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The Complete Beginner’s Guide To Wild Camping

Looking to get into wild camping? We’ve got you covered in our Complete Guide To Wild Camping. Everything from sourcing water, to choosing a tent.

How idyllic.

To leave work, head for the hills and live off the land. We all dream of getting away from the rat race, and wild camping is the perfect way to do exactly that.

And the best part? The fact you’re about to read this guide means you’re going to be prepared. And, if I had wild camping tip, just one, it would be exactly that; be prepared.

Preparation is going to mean you:

  • Are More Comfortable
  • Enjoy Wild Camping
  • Find The Best Places To Wild Camp
  • Crave To Do It Again

It doesn’t matter if you’re looking to wild camp on your own, in a group, in a tent, or in a bivvy; our complete guide to wild camping has got you covered.

In the next 10 minutes, we’ll cover every aspect of wild camping.

Looking for tips on something specific? Skip straight to the relevant section below:

Wild Camping Essential Kit List

We’ve created a detailed wild camping kit list, with specific kit recommendations.

If you’re looking for a summarised wild camping checklist to use just before a trip, skip to the next section.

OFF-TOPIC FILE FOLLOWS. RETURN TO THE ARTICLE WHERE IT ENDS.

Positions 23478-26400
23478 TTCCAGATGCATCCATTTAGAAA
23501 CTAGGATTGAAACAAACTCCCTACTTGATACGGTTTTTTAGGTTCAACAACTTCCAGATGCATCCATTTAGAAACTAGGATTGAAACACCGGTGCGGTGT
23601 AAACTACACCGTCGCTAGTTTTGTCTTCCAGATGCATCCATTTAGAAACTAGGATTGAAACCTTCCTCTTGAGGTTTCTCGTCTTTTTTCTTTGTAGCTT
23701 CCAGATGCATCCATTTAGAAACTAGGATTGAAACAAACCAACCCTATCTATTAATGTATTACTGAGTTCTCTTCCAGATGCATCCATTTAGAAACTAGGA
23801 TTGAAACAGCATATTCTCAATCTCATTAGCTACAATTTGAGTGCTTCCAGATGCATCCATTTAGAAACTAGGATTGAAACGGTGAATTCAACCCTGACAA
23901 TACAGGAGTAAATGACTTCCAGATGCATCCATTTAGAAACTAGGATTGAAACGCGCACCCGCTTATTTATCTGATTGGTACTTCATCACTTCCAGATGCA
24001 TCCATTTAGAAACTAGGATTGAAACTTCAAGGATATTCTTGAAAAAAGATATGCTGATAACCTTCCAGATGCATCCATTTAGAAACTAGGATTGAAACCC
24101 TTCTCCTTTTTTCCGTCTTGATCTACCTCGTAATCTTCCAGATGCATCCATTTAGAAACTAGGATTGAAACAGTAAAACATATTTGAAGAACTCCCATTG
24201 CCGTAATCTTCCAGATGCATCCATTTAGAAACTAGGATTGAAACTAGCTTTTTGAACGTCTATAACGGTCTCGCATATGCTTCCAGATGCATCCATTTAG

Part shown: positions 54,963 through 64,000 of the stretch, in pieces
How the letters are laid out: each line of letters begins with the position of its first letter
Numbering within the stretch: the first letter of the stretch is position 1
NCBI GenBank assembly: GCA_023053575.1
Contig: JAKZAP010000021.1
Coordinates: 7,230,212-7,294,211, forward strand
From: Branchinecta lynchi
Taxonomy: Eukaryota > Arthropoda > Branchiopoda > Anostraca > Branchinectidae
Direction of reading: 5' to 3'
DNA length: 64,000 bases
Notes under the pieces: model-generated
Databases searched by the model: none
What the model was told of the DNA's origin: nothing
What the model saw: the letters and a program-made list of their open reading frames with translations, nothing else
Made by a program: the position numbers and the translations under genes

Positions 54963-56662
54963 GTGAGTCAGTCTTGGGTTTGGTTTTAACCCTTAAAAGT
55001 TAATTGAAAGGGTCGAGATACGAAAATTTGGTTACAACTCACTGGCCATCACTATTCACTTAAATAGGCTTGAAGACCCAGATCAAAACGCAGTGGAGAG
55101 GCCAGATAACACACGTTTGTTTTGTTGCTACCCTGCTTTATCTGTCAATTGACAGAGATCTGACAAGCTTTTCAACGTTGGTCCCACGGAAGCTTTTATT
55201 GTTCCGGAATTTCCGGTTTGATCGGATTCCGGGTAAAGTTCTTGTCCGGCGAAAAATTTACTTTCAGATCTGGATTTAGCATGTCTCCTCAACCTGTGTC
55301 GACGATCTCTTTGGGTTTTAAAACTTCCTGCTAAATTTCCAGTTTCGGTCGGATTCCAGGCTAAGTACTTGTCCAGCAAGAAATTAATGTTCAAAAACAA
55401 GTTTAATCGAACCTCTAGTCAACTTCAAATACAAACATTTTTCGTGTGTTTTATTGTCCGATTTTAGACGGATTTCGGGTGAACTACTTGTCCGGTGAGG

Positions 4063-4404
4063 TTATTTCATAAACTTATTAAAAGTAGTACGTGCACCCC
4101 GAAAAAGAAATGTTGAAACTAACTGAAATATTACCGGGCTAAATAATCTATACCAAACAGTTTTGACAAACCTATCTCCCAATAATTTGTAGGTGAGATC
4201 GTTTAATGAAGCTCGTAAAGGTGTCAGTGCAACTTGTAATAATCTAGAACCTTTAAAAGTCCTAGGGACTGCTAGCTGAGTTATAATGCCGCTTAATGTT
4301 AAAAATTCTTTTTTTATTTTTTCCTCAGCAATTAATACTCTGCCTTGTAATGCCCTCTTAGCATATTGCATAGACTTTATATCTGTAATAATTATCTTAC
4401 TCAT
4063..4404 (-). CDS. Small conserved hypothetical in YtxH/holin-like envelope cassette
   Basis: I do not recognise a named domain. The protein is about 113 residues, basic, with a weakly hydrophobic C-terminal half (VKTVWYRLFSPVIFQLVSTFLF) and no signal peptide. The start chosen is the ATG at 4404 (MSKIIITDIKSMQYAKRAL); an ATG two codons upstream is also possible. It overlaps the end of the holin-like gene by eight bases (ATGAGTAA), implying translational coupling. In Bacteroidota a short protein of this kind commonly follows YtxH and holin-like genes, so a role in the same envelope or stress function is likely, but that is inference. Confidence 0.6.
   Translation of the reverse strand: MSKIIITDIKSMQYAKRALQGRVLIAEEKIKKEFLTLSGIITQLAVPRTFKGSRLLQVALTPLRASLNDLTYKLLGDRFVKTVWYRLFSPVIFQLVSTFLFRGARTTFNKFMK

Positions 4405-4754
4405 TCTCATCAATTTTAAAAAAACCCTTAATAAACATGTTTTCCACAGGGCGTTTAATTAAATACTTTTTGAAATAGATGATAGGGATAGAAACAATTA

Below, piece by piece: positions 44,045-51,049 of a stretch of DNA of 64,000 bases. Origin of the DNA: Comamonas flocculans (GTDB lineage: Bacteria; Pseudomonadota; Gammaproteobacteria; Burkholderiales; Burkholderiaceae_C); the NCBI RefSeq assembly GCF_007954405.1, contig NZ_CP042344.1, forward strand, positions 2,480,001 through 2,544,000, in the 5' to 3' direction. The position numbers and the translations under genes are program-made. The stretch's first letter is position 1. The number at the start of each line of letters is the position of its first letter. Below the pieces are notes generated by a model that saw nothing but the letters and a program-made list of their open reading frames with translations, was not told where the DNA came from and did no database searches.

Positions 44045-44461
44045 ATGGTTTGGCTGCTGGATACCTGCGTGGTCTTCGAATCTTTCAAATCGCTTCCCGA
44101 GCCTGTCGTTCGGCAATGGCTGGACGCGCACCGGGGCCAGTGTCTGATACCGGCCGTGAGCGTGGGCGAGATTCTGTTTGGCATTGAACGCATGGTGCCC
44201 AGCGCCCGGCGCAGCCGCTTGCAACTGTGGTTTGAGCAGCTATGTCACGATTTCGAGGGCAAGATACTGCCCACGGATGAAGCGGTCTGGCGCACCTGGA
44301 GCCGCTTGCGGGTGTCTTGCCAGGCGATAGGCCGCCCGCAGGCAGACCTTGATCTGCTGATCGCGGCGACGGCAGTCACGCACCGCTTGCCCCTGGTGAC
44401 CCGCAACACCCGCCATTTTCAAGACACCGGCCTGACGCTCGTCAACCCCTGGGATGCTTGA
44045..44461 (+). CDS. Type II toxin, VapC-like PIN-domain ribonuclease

Before we head right into the kit list, there are two wild camping packing tips you need to know:

  • Pack as light as possible
  • Expect the unexpected, and pack accordingly

So, do go ultralight, but don’t sacrifice essential items.

#1 – Camping Backpack

You’re going to need a substantial backpack to carry all your gear.wild camping

If you’re wild camping alone, you’ll need something in the 60L range. If you’re part of a group and can share the load, or just camping for one night, then something in the 40L range should be sufficient.

Remember, exterior straps and webbing can increase your carrying capacity; so you’ll want plenty. I’ve strapped camping mats, sleeping bags, fire pits and dry bags to the exterior of my camping pack in the past, leaving more space inside the pack for essentials.

I’ve wild camped alone and in groups, and use a Vango 60L+10L (the 10L compartment is expandable). There’s more than enough space here, and mine came inclusive of a (highly visible!) waterproof cover which I’d recommend – to keep your gear dry.

Click the link below to check prices for the best wild camping backpacks.

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#2 – Tent Or Bivvy Bag

Now you’ve got a backpack to carry your wild camping kit, you’ll need a suitable tent or bivvy.